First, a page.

(defn future*[start end]
  (deliver sum2 0 1e7))

seancorfield21:12:15

No, deliver takes two arguments.

seancorfield21:12:21

You gave it three.

roelof21:12:38

yep, I was just wanted to say that the code is wrong

roelof21:12:25

(defn future*[start end]
  (deliver sum2 0 )
  (deliver sum2 1e7)
  )

seancorfield21:12:42

No, you can only deliver a single value.

roelof21:12:44

Think this is also wrong. I think the 0 is overwritten

roelof21:12:07

hmm, but I need 2 the begin and the end of the range

roelof21:12:54

or I have to give it the (reduce ...) part ?

🎉 1
roelof21:12:56

(def sum2 (promise))

(defn future* [start end]
  (deliver sum2 (reduce + (range start end))))

phronmophobic21:12:43

sweet. does *future now implement all of future’s desired behavior?

roelof21:12:17

I think so

seancorfield21:12:35

You can try this stuff out in the REPL piece by piece:

user=> (def p (promise))
#'user/p
user=> (deliver p 0)
#object[clojure.core$promise$reify__8501 0x220c9a63 {:status :ready, :val 0}]
user=> (deliver p 1e7)
nil
user=> @p
0
user=>

roelof21:12:44

I only have to find out how to make it work with thr 2 numbers

roelof21:12:22

this is not working `(sum2 0 1e7)

phronmophobic21:12:30

what about the threading requirement?

phronmophobic21:12:38

also, i’m pretty confident in recommending that you find a different tutorial to work through. unfortunately, i’m not sure what a good getting started tutorial might be

roelof21:12:40

chips you are right

roelof21:12:13

yep, the course im now doing is telling met that doing the clojur from the ground up is a good starting point. But I see that on almost every challenge I need help to solve the challenges

seancorfield21:12:26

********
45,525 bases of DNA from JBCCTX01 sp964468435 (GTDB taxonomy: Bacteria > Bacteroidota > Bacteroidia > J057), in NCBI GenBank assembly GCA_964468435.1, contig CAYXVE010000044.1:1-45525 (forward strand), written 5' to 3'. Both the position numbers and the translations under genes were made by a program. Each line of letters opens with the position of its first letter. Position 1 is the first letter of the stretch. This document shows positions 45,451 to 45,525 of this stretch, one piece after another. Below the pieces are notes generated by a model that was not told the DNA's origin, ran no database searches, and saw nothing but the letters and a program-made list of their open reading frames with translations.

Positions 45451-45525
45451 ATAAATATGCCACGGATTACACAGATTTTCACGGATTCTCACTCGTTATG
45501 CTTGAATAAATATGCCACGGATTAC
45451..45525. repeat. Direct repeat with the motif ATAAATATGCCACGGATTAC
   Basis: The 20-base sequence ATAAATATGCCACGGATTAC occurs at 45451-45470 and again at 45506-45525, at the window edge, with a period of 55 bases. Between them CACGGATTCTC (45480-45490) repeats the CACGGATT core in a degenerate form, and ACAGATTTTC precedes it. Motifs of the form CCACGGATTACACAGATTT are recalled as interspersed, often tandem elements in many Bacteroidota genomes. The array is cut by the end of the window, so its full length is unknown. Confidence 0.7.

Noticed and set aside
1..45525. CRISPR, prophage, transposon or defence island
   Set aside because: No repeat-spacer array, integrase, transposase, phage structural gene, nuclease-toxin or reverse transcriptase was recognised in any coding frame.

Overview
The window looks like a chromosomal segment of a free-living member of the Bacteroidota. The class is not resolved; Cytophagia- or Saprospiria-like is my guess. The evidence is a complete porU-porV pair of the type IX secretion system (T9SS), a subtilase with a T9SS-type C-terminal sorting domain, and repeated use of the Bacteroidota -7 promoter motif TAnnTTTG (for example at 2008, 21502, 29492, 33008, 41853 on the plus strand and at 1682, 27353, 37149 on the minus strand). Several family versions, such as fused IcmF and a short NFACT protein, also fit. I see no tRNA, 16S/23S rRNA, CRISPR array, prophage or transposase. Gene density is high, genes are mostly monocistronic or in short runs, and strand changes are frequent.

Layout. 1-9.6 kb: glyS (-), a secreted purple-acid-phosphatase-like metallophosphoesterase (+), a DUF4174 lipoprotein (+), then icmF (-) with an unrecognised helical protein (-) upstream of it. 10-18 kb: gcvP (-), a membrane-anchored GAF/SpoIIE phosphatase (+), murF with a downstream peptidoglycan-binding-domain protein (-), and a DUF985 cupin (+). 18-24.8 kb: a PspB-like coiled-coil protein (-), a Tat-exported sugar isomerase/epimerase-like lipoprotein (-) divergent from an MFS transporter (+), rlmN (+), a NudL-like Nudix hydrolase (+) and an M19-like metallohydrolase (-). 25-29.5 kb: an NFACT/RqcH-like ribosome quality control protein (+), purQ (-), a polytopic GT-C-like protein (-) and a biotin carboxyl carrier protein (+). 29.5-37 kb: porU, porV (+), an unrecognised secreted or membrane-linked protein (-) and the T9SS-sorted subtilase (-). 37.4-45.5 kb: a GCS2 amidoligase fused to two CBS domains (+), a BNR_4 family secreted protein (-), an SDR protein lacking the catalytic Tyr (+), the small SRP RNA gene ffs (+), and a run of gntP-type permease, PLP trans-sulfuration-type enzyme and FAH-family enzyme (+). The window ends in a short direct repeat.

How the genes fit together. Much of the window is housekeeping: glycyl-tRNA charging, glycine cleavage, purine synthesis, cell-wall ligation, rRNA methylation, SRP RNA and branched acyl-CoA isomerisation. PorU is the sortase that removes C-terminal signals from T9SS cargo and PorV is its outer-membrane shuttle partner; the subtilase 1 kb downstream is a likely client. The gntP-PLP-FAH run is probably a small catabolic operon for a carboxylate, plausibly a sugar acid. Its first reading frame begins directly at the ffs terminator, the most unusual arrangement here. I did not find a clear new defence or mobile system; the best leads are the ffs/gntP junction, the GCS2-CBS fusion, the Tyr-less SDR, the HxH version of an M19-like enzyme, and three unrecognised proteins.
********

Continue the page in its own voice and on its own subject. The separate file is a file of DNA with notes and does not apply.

@U0EGWJE3E You've been trying to learn Clojure on and off for a long time now. Remind me which books you've tried to work through?

roelof21:12:57

I tried earlier the brave book but that is also going very deep very soon

roelof21:12:39

further no books because I do not want to pay for books just for a hobby

seancorfield21:12:38

Well, then you are very restricted on material: "Brave and True" and "Ground Up" are pretty much the only free ones I know out there.

seancorfield21:12:32

I learned originally from a course I paid $200 for, and I bought books.

phronmophobic21:12:49

i can’t actually remember how i learned clojure. I didn’t buy any books

roelof21:12:33

oke,, Thanks both so far for the help. Time to think about how to go on on my clojure way or know that clojure is not for me

seancorfield21:12:42

My first two were Joy of Clojure and Clojure in Action. Then I bought Clojure Programming. Since then I've bought almost every single Clojure book out there 🙂

😄 1
roelof21:12:43

which I find pity, I like the language

roelof21:12:17

Again thanks. Time to lseep and think about this

phronmophobic21:12:23

what kind of things would you like to build?

seancorfield21:12:27

@U0EGWJE3E Given how you've struggled with the basics of Clojure each time you've tried, it is possible that Clojure may not be your thing...

phronmophobic21:12:49

sometimes there are good resources for specific use cases

roelof21:12:55

I like to solve things like Advent of Code or making websites

phronmophobic21:12:25

there are some really good resources for building web sites

seancorfield21:12:27

I was just talking with someone who was trying to learn Forth and finding that they just couldn't "get it" when they actually tried to build stuff, even though they'd read books and liked the idea of the language...

roelof21:12:41

Im thinking thenabout a gallery or much later a crm for a volunteer organisation with some member , invoice part

seancorfield21:12:08

@U7RJTCH6J web sites? What sort of resources? I can't imagine anything being suitable given the conversation thread above...

roelof21:12:28